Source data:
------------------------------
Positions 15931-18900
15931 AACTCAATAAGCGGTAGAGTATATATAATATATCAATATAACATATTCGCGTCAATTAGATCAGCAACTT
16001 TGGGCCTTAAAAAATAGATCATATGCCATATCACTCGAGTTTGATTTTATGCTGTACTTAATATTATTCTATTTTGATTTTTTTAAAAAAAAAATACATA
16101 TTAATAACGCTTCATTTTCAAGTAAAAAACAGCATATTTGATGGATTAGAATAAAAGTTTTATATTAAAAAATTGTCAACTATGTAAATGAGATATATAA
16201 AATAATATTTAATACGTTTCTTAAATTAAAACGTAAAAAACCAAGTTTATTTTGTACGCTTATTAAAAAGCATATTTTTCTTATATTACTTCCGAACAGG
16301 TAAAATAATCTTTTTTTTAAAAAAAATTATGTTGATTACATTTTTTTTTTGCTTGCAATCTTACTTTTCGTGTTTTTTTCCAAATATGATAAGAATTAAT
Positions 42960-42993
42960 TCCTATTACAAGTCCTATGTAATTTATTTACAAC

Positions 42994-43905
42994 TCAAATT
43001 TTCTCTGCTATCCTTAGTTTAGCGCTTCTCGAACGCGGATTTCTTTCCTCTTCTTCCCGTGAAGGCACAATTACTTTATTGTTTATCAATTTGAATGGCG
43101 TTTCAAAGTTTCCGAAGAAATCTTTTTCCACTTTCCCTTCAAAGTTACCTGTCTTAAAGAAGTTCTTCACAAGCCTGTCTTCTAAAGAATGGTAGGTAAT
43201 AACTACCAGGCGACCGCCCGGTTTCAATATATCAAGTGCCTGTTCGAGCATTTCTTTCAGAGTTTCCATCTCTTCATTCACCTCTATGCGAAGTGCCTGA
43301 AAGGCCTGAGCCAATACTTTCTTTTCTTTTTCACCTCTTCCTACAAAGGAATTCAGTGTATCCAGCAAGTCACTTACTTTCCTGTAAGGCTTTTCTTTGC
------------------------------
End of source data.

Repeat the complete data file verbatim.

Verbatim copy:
Positions 15931-18900
15931 AACTCAATAAGCGGTAGAGTATATATAATATATCAATATAACATATTCGCGTCAATTAGATCAGCAACTT
16001 TGGGCCTTAAAAAATAGATCATATGCCATATCACTCGAGTTTGATTTTATGCTGTACTTAATATTATTCTATTTTGATTTTTTTAAAAAAAAAATACATA
16101 TTAATAACGCTTCATTTTCAAGTAAAAAACAGCATATTTGATGGATTAGAATAAAAGTTTTATATTAAAAAATTGTCAACTATGTAAATGAGATATATAA
16201 AATAATATTTAATACGTTTCTTAAATTAAAACGTAAAAAACCAAGTTTATTTTGTACGCTTATTAAAAAGCATATTTTTCTTATATTACTTCCGAACAGG
16301 TAAAATAATCTTTTTTTTAAAAAAAATTATGTTGATTACATTTTTTTTTTGCTTGCAATCTTACTTTTCGTGTTTTTTTCCAAATATGATAAGAATTAAT
Positions 42960-42993
42960 TCCTATTACAAGTCCTATGTAATTTATTTACAAC

Positions 42994-43905
42994 TCAAATT
43001 TTCTCTGCTATCCTTAGTTTAGCGCTTCTCGAACGCGGATTTCTTTCCTCTTCTTCCCGTGAAGGCACAATTACTTTATTGTTTATCAATTTGAATGGCG
43101 TTTCAAAGTTTCCGAAGAAATCTTTTTCCACTTTCCCTTCAAAGTTACCTGTCTTAAAGAAGTTCTTCACAAGCCTGTCTTCTAAAGAATGGTAGGTAAT
43201 AACTACCAGGCGACCGCCCGGTTTCAATATATCAAGTGCCTGTTCGAGCATTTCTTTCAGAGTTTCCATCTCTTCATTCACCTCTATGCGAAGTGCCTGA
43301 AAGGCCTGAGCCAATACTTTCTTTTCTTTTTCACCTCTTCCTACAAAGGAATTCAGTGTATCCAGCAAGTCACTTACTTTCCTGTAAGGCTTTTCTTTGC